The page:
Home » Wheelie Bins – The Plague Of The UK

Wheelie Bins – The Plague Of The UK

I was lucky enough to spend almost a month in the UK this summer. It was a joy to be back in an English summer garden – nothing beats that smell -and a treat to wander around gleaming grocery aisles, salivating at all the new flavours of Branston pickle, and marveling at the Marmite range.

Truth be told though, there was one thing I didn’t miss at all –
Gestapo rubbish collectors and the stress that comes with them.
Yup. They’re still at it. We had a rather large party at my mother’s house, and paid the price for weeks in terms of rubbish pick up, or the lack thereof.She has one wheelie bin for rubbish and another for recyclables. If you happen to have more rubbish than fits your bin, you’re in trouble because bags placed neatly next to the bin (the night before collection day, and not a moment sooner) will be dutifully ignored. If you have particularly vindictive collectors you can expect to be issued with a Section 46 notice (courtesy of the 1990 Environmental Protection Act and the 2005 Clean Neighborhoods and Environment act), followed by a “fixed penalty” notice and perhaps prosecution. You must take excess rubbish to a local tip or recycling centre, or find kindly neighbors who happen to have room in their wheelie bins. (I’m half expecting “bin-sharing” to be added to the naughty list in the very near future.)

In some areas, it’s bags instead of bins, but not just any old bags, as this business owner found out recently. There’s a difference between bags for residences and bags for businesses, and failure to use the correct bags can result in thousands of pounds in fines and costs. Even if you use the correct bags, in Worcester, England, the bags have a sell-by date. “Pay-as-you-go trade waste sacks sold by the council are date stamped and can only be used in the year printed on them”, says the article. Who knew?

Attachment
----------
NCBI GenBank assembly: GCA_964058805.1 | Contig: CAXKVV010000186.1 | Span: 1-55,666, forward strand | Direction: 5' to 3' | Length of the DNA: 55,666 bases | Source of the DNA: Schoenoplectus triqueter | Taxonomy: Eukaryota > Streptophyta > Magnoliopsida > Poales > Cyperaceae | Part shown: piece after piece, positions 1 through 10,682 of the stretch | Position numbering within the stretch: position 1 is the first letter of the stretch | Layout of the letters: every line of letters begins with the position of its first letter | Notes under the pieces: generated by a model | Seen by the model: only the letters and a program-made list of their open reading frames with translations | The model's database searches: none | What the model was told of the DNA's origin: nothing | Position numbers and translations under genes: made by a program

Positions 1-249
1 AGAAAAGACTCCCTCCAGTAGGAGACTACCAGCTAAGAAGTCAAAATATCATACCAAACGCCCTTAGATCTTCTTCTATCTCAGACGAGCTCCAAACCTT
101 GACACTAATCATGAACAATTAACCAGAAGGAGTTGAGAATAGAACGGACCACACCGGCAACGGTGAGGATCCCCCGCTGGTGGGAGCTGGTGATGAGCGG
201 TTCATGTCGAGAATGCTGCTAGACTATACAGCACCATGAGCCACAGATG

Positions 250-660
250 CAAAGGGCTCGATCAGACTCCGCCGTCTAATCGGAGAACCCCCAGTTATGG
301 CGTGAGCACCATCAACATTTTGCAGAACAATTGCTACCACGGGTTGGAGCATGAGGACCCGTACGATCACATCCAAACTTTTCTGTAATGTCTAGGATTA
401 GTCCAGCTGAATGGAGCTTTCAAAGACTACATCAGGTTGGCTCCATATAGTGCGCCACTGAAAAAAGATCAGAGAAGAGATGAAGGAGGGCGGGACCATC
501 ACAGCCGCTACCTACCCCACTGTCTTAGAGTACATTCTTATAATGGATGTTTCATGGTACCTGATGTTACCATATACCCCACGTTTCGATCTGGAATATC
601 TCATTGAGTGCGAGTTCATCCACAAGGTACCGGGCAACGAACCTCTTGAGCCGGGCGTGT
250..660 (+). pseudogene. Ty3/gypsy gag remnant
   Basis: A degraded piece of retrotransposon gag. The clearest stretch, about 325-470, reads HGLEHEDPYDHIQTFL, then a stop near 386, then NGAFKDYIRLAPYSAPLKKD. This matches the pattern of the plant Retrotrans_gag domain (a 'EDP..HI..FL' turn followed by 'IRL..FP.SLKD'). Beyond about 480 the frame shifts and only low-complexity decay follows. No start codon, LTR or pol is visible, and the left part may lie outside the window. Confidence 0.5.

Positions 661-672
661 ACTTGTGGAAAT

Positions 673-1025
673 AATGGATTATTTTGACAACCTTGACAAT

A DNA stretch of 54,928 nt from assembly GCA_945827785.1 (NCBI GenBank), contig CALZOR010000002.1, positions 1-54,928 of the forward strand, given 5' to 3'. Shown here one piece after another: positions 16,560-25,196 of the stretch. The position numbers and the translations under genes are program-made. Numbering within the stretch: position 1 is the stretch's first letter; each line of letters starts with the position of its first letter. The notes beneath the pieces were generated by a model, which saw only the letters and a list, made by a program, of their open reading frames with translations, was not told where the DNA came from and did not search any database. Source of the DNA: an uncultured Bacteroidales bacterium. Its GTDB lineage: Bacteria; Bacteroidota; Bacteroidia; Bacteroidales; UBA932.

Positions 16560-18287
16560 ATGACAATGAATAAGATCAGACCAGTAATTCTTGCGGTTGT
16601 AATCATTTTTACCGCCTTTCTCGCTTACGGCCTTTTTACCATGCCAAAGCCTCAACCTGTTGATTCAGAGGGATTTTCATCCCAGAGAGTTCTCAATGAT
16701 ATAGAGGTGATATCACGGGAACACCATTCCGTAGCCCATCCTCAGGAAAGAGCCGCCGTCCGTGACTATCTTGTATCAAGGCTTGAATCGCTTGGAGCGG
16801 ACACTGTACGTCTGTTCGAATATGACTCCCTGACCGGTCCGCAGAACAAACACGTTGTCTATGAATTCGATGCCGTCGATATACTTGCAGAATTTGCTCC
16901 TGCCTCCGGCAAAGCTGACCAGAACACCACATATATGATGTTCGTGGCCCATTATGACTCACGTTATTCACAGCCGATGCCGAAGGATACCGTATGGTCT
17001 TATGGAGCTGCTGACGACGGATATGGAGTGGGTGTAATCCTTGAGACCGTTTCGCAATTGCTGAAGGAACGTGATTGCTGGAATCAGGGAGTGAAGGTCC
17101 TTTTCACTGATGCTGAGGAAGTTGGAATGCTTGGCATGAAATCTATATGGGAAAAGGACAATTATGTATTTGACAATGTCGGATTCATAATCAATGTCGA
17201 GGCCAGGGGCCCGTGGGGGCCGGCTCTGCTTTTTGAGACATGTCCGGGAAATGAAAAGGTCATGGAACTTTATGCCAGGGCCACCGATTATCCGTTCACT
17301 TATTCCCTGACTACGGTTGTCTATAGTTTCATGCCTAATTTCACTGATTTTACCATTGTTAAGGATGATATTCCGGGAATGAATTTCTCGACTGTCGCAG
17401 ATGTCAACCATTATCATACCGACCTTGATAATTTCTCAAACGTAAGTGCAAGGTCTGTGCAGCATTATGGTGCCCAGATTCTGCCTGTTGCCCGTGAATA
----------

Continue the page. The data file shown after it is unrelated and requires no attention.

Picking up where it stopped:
In recent years, the UK has taken huge steps to encourage people to recycle or compost waste, with local authorities establishing “target” ratios of rubbish to recyclable. In many areas, recyclables are now collected more frequently than regular rubbish. However, stories abound of recycling infractions. For example, should you accidentally place a non-recyclable pizza box on the top of the pile (where the inspector on duty can easily see it) your bin simply won’t be touched. Alternatively you may receive a stern note reminding you of the items that should and should not be placed therein, as happened to a family member.

There really are “monitors” who inspect what you put out for collection and “waste receptacle” fines are on the increase. One poor woman last year complained “Westminster Council agents opened and searched my rubbish bag in front of my door, and found one bank statement from my company together with my personal waste. They deduced that this was “commercial” waste, took some pictures, and sent me an £80 fine for illegal commercial littering. They said I should have used a dedicated commercial bin bag, labelling who was collecting my rubbish. They seem to be suggesting that I employ somebody separately to take away my company’s bank statement.”

And with the inevitably vague EU Waste Framework Directive, which came into effect on January 1 2015, the situation could get even sillier. The directive requires member states to separate recyclables into glass, paper, metals and plastic. Given that many UK residents already have separate bins for ordinary rubbish and garden waste, the sight of six bins per house is not beyond the realm of possibility. Fortunately, it is up to the local collector how compliance is achieved so hopefully local authorities will see sense and stop the madness.

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As Cardiff City Hall employees can attest, there’s only so far you can push already angry residents when it comes to rubbish. Brits may have a stiff upper lip and manage to “Keep Calm” most of the time, but messing about with their bin bags, wheelie bins and collection schedules is a step too far.

Toni Summers Hargis has a new book – “The Stress-Free Guide to Studying In the States; A Step-by-Step Plan for International Students”. (Summertime). She is also the author of “Rules, Britannia; An Insider’s Guide to Life in the United Kingdom” (St. Martin’s Press) and blogs as Expat Mum.

Read Toni's other Expat Focus articles here.

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